RSA design chief: 'Waste has to redefine itself for circular world'

A leading circular economy expert has challenged the waste industry to reinvent itself, claiming it is in a powerful position to take advantage of changing resource dynamics in the latest of our Resource Revolution leader interviews.

Sophie Thomas gives a designer's perspective in the latest in our Resource Revolution video interviews

Sophie Thomas gives a designer's perspective in the latest in our Resource Revolution video interviews

Sophie Thomas, co-director of design at the RSA and one of the founders of the Great Recovery Project says that the waste sector is "either on the cusp of something great or the edge of cliff" depending on how fast it can react to resource efficiency pressures.

According to Thomas, greater collaboration between the start-of-life and end-of-life industries could help accelerate circular economy transition.
"Having a discussion between design and end-of-life for me is the most interesting area for opportunity," she said.

"Very rarely do [designers] have conversations with the resource management sector and also the materials sector - there is a great synergy that could be brought together that will help a lot of the process and flow for circular systems."

Thomas maintains that waste "is a design flaw" and that "we build in the life of a product when we design it" but that this must change. "No-one really seems to be designing for a system which actually picks [the product] up and takes it to another place. For me, that's fundamentally where designers can improve things, we are in a position where we can specify the materials, we can understand how long a product lives with the user, where it ends up."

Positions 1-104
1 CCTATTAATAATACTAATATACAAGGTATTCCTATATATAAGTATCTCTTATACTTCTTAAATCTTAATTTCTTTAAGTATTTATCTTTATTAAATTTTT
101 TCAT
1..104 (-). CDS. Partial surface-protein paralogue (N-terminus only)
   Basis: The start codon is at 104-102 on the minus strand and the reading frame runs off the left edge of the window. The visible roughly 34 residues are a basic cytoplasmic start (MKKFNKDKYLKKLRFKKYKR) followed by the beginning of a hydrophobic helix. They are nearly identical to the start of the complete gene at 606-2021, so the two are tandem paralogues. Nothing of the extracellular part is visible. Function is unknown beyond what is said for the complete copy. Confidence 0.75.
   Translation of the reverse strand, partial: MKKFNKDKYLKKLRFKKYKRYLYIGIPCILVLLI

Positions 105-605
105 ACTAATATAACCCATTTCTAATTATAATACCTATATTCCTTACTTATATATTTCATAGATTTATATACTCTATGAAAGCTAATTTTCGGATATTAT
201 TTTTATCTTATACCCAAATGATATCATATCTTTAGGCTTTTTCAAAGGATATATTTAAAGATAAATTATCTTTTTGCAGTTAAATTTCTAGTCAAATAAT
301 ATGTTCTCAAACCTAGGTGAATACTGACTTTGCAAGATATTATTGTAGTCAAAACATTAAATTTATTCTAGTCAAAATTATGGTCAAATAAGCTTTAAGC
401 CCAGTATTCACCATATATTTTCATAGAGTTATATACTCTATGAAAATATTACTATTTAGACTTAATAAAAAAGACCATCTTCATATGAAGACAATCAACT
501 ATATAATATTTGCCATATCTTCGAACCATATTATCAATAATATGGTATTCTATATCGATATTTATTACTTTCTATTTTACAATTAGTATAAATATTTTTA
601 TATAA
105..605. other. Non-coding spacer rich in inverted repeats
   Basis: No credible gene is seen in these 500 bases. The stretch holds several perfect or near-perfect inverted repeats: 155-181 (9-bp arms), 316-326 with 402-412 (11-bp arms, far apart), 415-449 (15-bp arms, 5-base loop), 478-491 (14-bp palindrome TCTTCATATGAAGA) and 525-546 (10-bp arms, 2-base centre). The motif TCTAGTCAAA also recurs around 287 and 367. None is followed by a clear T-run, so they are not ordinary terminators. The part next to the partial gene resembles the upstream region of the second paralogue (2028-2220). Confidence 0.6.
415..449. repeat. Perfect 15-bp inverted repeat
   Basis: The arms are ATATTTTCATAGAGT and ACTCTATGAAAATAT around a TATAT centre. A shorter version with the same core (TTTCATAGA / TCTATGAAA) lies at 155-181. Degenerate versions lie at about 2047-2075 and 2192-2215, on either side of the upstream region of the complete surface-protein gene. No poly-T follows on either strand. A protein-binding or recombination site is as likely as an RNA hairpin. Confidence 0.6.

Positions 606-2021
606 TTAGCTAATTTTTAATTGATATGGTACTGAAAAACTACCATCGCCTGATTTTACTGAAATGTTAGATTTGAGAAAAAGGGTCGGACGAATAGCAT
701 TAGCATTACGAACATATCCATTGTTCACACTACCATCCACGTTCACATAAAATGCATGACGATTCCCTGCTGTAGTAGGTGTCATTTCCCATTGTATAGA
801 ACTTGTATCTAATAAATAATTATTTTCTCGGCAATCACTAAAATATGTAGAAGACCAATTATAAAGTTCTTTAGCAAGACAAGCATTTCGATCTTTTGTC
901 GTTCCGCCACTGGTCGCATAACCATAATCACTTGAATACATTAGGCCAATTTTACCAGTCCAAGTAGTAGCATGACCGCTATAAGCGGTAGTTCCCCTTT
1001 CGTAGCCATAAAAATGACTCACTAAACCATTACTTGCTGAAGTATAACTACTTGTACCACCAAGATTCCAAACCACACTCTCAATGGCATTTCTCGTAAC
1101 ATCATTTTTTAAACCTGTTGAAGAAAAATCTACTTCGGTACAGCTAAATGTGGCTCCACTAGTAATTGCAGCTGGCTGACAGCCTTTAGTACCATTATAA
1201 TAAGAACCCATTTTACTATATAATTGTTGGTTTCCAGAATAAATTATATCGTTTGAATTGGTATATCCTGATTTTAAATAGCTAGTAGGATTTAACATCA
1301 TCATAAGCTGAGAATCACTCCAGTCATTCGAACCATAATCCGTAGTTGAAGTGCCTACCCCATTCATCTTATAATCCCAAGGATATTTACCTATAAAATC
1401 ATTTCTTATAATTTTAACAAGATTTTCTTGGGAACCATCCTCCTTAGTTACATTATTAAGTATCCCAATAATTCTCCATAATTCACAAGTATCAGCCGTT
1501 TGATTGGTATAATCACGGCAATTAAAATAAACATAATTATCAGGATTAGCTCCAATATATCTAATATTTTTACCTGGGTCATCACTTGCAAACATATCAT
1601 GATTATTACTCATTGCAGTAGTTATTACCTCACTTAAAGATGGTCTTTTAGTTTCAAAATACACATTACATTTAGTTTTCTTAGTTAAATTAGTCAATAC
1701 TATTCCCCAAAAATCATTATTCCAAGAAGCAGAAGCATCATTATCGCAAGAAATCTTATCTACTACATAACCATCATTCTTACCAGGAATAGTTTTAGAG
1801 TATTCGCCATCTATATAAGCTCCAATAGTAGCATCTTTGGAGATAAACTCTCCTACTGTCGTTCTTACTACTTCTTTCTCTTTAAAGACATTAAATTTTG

It is thought that 80% of a product's environmental impact is locked in at the design phase, and the work the Great Recovery Project has been doing is to scrutinise this impact and facilitate action to unlock it.
"If you switch that 80% to a positive you end up with a very powerful design industry that can really change the way things flow through," Thomas explained.

"Some of the information we've been gathering from the Great Recovery workshops is that there's plenty of opportunity to design in something where there is a positive outcome - it's about the system thinking behind the product and the material flow as well as the information flow."

Sponsored by FCC Environment, the interview series comprises eight video interviews with stakeholders from all points in the circular economy. The sixth leader interview will follow next week, featuring the waste contractor perspective with FCC Environment.

View previous interviews:

The SME Leader perspective - Commercial Group

The Manufacturer perspective - Unilever

The Waste Contractor perspective - FCC Environment

The Local Authority perspective - Somerset Waste Partnership

The Brand Leader perspective - Coca Cola Enterprises

The Retail perspective - John Lewis Partnership

The Thought Leader perspective - Peter Jones

The interviews incorporate learning from our recently-published White Paper 'Closing the loop: risk or reward'. You can download your copy here.


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